Title: Assessing Children and Parents with Intimate Partner Violence and/or Child Abuse Allegations in Family and Dependency Proceedings
Presenter: Robert Geffner, PhD, ABPP, ABN
Date: Saturday, November 17
Time: 8:45 a.m. – 4:45 p.m.


This workshop focuses on assessment strategies for use with children and parents in cases in which there are allegations of domestic violence and/or child abuse.  Suggestions for assessment and differential diagnosis are presented along with the importance for treatment planning.    The procedures, assessment, and ethical practice for child custody disputes when there are allegations of child maltreatment and/or exposure to domestic violence are discussed. Distinguishing between abuse, high conflict, alienation, estrangement, and rejection are emphasized for child custody cases.  Prevalence rates of false allegations of child abuse in divorce, dependency, and custody disputes are discussed.   Guarding against overt and subtle biases is also emphasized, and ethical issues are discussed.

Persons attending this workshop will be able to:
  • Identify and employ effective strategies for working with children who have alleged abuse or have been exposed to domestic violence
  • Describe three assessment techniques for children involved in family court or dependency cases
  • Describe three assessment measures for parents involved in family court or dependency cases and explain why they are useful
  • List three myths often help by practitioners in the family court system
  • Describe two ways to make a decision to refer or continue to collect data about domestic violence and child abuse in child custody cases that avoid bias
  • Identify important data sources to consider when considering allegations of abuse
  • Identify three of the most common ethical violations engaged in by psychologists when conducting family court or dependency evaluations 
Robert Geffner, PhD, ABPP, 
ABN is President and Founder of the Institute on Violence, Abuse and Trauma (IVAT).  He is board certified in couple and family psychology by the American Board of Professional Psychology.  He was a Professor of Psychology at UT-Tyler and is now a Distinguished Research Professor of Psychology at Alliant International University in San Diego.  He edits four professional journals, including the Journal of Child Sexual Abuse, Journal of Child & Adolescent Trauma, Journal of Child Custody, and Journal of Aggression, Maltreatment & Trauma. He is board certified in Clinical Neuropsychology by the American Board of Neuropsychology, and he is Board Certified in Couple & Family Psychology by the American Board of Professional Psychology. He is a licensed to practice psychology in California and Texas, and he has lectured internationally for over 35 years on the subjects of child abuse, domestic violence, trauma, child custody, and the long-term effects of adverse childhood experiences. He has presented over 500 keynote addresses, workshops, and seminars and is a founding member and Past President of the American Psychological Association Division of Trauma Psychology.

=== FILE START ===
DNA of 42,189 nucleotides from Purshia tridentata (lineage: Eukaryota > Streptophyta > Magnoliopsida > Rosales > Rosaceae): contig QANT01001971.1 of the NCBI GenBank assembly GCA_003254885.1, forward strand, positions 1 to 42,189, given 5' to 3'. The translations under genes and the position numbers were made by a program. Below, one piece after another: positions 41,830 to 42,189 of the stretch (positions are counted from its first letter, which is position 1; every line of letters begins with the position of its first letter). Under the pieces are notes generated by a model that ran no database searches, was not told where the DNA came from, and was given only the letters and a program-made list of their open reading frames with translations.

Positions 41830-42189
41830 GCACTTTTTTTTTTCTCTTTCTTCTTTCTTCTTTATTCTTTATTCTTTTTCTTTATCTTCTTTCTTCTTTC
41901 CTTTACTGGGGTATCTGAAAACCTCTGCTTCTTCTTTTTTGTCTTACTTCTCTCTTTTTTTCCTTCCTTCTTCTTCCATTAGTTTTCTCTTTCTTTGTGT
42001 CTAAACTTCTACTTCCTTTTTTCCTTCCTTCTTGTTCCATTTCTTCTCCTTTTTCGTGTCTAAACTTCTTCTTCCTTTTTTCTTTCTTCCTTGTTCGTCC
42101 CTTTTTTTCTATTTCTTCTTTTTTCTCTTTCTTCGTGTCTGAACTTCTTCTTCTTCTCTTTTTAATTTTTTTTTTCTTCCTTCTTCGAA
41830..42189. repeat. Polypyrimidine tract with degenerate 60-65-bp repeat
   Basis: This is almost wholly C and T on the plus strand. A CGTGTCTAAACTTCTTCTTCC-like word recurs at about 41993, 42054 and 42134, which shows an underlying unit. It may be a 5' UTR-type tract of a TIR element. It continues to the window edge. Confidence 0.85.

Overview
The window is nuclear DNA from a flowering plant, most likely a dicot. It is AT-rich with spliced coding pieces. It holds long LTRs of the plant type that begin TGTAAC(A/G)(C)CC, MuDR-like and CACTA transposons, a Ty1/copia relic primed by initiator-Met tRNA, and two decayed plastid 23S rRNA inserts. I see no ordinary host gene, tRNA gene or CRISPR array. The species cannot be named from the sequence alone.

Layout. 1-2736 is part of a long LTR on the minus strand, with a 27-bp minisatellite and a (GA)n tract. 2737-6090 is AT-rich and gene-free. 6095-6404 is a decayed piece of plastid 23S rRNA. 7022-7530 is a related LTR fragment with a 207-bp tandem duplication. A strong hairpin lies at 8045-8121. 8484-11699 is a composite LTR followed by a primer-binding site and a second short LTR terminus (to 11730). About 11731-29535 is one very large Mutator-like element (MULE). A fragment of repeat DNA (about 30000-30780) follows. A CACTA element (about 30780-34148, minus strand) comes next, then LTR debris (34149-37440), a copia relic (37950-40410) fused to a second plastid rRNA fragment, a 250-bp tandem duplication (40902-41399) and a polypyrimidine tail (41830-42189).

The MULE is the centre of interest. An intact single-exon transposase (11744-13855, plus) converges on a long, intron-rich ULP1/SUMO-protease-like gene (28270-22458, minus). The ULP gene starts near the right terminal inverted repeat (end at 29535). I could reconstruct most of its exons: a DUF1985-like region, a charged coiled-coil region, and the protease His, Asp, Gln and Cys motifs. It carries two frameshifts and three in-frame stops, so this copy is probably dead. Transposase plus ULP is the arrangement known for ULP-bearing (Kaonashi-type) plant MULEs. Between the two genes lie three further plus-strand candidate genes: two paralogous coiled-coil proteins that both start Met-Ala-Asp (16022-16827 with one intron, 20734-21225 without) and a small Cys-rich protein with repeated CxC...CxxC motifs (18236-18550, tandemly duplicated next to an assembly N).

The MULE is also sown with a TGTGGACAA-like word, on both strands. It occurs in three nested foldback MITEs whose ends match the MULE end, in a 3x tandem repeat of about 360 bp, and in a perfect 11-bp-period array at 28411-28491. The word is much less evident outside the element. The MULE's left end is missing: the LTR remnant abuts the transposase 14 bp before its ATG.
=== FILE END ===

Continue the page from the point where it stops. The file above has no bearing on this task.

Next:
Half-Day Workshops
(4 Credit Hours per Workshop)

Title: Advanced Issues in Parenting Coordination: Working with High Conflict Parents
Presenter: Robin M. Deutsch, PhD, ABPP
Date: Sunday, November 18
Time: 8:30 a.m. -12:30 p.m.


This advanced half-day workshop assumes familiarity with the parenting coordination process and focuses on the most challenging clients and issues including working with parents with  personality disorders and families where children resist/refuse contact.

Persons attending this workshop will be able to:
  • Identify effective techniques to employ when working with clients with personality difficulties
  • Identify role differences in psychological and legal management of difficult clients
  • Describe the dynamics of families in which children resist/refuse contact with a parent
  • Describe how Parenting Coordinators can work with families where children resist/refuse contact with a parent
Please see Dr. Deutsch's bio above.

Title: Ethics in Forensic Practice
Presenter: Michelle Guyton, PhD, ABPP
Date: Sunday, November 18
Time: 8:45 a.m. – 12:45 p.m.


This half-day workshop uses a case-based approach with active discussion to consider various ethical issues as they pertain to forensic clinical psychology. Ethical principles from psychology and psychiatry are explored and applied to different cases.

Persons attending this workshop will be able to:
  • Identify main ethical imperatives across forensic clinical cases
  • Apply ethical principles to a broad range of forensic clinical cases
  • Describe and apply an ethical decision-making model
  • Consider the intersection of ethics and cultural issues in a variety of forensic clinical work 
Michelle Guyton, PhD, ABPP, is a licensed psychologist and is board-certified in forensic psychology. She practices in Oregon at the Northwest Forensic Institute. Dr. Guyton specializes in forensic and correctional psychology and conducts a variety of forensic evaluations including competency, criminal responsibility, mitigation, risk assessment, and fitness for duty. She also provides consultation and education services for state and other agencies and attorneys in capital cases. Dr. Guyton is the Director of the Oregon Forensic Evaluator Training Program which provides ongoing education for all psychiatrists and psychologists who perform competency and insanity evaluations in the state. Dr. Guyton is the postdoctoral training director at Northwest Forensic Institute. Before developing a full-time forensic practice, she taught for ten years at the School of Graduate Psychology at Pacific University. 

 

Contact Information

© 2018
Quick, easy and affordable online event registration and event management software for all event sizes.